It is never too early to start planning for those we care about. If someone you love is 70 or older and still driving, it may be time to start assessing the risks they may encounter on the road.
How aging affects the ability to drive
Driving, at any age, requires complex coordination and multitasking. Depending on the individual’s situation, there are physical and mental changes that accompany aging that could largely affect their ability to drive. These changes include neurological, physical, visual spatial, hearing and functional, in addition to changes in reaction times.
Signs that elderly driving could be a concern
If your loved one is easily overwhelmed, frequently loses their car keys, gets lost in familiar places or has run red lights, it might be time to discuss a safer means of transportation. Suggestions include having a friend or family member drive them or looking into other local resources.
How to address the situation
Whether you’re 16 or 75, a driver’s license means the same thing: freedom. Giving up such a freedom can be hard for those who have grown accustom to the privileges of driving. When discussing this subject with your loved one, make sure to include trusted family members and calmly address the situation. Have a plan set in place so they are aware their independence will not be compromised. It is important for them to know that family members are willing to provide transportation for their daily activities including shopping, medication pick ups and other errands. Also, make sure they are aware of transportation alternates such as Dial-A-Ride and the Elder Care Services volunteer transportation program.
Another option is to have this serious message come from a physician. It may create a long lasting impression and make the matter more serious. Individuals may be more inclined to give up their driver’s license if the message comes from their doctor.
Get help at Tallahassee Memorial HealthCare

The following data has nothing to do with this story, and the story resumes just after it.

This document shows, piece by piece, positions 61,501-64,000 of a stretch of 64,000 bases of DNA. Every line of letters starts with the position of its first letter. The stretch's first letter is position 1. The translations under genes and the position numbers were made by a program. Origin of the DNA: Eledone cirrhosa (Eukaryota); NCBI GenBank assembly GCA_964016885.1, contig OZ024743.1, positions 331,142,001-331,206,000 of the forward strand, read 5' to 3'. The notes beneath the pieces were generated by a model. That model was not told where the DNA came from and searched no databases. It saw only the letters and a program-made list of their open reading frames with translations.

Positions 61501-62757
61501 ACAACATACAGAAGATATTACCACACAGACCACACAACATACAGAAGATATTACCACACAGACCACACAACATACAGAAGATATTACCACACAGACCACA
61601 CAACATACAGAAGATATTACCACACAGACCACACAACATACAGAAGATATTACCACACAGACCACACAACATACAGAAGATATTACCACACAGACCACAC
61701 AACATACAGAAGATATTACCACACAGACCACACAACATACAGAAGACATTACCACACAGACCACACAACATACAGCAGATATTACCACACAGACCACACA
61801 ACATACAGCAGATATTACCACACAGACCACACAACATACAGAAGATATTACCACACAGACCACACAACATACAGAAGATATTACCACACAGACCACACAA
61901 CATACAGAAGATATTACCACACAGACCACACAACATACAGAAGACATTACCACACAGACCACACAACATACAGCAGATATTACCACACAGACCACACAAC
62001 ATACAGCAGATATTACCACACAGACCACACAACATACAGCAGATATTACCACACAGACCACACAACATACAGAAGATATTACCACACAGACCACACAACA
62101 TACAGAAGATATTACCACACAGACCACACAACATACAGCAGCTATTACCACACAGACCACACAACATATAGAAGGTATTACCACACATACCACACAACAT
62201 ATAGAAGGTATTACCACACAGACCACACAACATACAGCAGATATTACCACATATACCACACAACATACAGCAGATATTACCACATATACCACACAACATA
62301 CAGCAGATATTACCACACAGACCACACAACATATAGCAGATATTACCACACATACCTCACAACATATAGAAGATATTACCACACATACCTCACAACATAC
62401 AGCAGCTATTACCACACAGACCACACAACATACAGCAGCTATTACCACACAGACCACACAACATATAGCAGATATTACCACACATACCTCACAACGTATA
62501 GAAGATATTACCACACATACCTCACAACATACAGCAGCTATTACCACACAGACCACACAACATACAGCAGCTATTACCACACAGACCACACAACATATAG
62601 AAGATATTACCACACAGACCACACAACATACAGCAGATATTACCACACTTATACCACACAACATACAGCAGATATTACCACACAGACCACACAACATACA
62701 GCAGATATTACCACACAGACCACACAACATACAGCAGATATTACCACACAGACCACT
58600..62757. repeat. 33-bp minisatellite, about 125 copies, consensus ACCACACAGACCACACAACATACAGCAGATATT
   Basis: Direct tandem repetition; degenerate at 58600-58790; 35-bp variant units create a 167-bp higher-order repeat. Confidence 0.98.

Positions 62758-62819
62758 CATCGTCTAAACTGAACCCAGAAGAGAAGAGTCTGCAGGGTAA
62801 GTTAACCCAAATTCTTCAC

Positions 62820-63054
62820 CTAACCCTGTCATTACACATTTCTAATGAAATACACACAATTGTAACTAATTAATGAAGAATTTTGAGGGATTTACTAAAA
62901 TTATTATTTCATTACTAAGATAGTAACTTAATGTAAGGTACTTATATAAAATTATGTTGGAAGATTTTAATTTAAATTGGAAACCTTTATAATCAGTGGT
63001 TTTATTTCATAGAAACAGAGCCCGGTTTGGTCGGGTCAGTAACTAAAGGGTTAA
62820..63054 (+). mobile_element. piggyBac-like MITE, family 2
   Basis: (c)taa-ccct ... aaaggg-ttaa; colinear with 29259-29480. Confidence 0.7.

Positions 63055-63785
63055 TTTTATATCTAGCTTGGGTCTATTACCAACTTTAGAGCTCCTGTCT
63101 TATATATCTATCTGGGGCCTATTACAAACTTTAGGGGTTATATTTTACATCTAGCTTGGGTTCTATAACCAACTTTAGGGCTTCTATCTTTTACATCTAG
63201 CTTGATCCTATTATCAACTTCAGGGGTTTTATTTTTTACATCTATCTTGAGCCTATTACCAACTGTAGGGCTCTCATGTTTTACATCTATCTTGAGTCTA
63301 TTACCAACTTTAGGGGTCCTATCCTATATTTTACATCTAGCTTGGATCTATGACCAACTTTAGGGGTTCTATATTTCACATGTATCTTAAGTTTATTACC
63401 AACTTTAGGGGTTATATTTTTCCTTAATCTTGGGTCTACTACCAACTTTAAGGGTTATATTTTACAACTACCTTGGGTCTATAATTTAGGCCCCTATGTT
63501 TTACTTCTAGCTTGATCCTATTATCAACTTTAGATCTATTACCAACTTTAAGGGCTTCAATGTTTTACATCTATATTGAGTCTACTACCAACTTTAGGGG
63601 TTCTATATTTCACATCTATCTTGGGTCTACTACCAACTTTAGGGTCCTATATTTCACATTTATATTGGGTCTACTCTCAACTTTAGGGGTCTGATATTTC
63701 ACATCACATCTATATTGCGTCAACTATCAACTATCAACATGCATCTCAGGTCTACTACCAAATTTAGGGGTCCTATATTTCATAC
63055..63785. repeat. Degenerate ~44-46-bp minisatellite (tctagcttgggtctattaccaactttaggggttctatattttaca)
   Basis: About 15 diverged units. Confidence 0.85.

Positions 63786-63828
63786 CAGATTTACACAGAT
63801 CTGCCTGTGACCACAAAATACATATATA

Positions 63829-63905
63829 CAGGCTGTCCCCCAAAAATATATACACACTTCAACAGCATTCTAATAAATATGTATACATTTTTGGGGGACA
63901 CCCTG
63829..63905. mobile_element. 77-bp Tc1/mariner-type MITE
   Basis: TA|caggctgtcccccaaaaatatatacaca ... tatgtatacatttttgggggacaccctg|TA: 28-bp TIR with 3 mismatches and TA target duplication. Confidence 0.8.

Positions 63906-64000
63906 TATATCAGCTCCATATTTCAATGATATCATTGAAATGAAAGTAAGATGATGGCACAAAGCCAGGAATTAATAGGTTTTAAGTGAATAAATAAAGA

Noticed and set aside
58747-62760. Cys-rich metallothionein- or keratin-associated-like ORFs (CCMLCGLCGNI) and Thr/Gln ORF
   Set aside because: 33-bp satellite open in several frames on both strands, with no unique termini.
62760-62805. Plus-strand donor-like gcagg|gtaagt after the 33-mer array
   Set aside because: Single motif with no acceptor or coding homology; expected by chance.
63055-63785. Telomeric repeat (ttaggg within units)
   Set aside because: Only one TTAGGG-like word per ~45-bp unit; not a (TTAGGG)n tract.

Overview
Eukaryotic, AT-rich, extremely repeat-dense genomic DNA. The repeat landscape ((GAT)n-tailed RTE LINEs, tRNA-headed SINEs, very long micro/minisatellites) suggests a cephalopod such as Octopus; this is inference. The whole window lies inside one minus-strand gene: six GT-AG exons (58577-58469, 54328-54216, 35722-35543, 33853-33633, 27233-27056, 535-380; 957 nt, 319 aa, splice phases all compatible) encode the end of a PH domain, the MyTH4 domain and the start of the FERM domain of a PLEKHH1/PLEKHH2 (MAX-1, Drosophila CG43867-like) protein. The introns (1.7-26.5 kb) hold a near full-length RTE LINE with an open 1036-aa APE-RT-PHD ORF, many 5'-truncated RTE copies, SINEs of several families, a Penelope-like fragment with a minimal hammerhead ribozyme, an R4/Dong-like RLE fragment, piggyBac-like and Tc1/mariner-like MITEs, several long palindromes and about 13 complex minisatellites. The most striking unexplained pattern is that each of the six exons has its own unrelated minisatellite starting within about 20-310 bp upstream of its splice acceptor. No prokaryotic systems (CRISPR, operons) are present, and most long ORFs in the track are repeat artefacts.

There are several national programs offered by AARP, CARFIT and locally, Tallahassee Memorial HealthCare evaluates the driving skills of senior drivers through the DiveABLE Assessment. The assessment measures the cognitive processes needed for safe driving. Individuals can complete the computerized assessment at the Tallahassee Memorial Rehabilitation Center.
If all actions have been taken and your loved one still insists on driving it might be time to consider hiding their keys, disabling their car or even selling the car all together.
Even though this topic is one most individuals avoid, it is important we realize the true impact driving has on our loved ones. Together we can ensure the safety of our loved ones through driving programs and family assistance.
Regardless of your age, there are things that can be done to help decrease your risk of a car accident.
- Consider your blind spot
- Take time before you drive to readjust your rear-view and side mirrors to ensure your blind spots are eliminated. Whenever you change lanes, check the mirrors and glance back quickly to make sure no one is hiding in a blind spot.
- Be proactive
- If your vision is even slightly blurry, get it checked. If you are advised to get glasses or contacts, always wear them when driving.
- Be honest with your physician
- If you are open and honest with your physician about problems that could affect your driving, he or she could provide advice that could help you be a safe driver or help you make arrangements for another solution.
By reducing risks and incorporating safe driving practices, many people can continue driving safety well into their senior years. However, it’s important to pay attention to any warning signs so you can immediately identify when help is needed. Remember, if you find that a loved one needs to reduce their driving or completely hand in the keys, this doesn’t mean an end to their independence. When needed, having alternative methods of transportation can offer many benefits to your loved one and can also potentially save a life.
To learn more
For more information and to learn more about elderly driving, please see a list of Tallahassee Memorial HealthCare resources below.
- TMH Physician Partners - Neurology Specialists, visit TMH.ORG/Neuro or call 850-431-5001.
- Tallahassee Memorial Memory Disorder Clinic, visit TMH.ORG/Memory or call 850-431-5001.
- Tallahassee Memorial Neuro Rehabilitation, visit TMH.ORG/Rehab or call 850-431-5164.
- Neuro-Ophthalmology and The Balance Disorders Clinic, call 850-878-3592.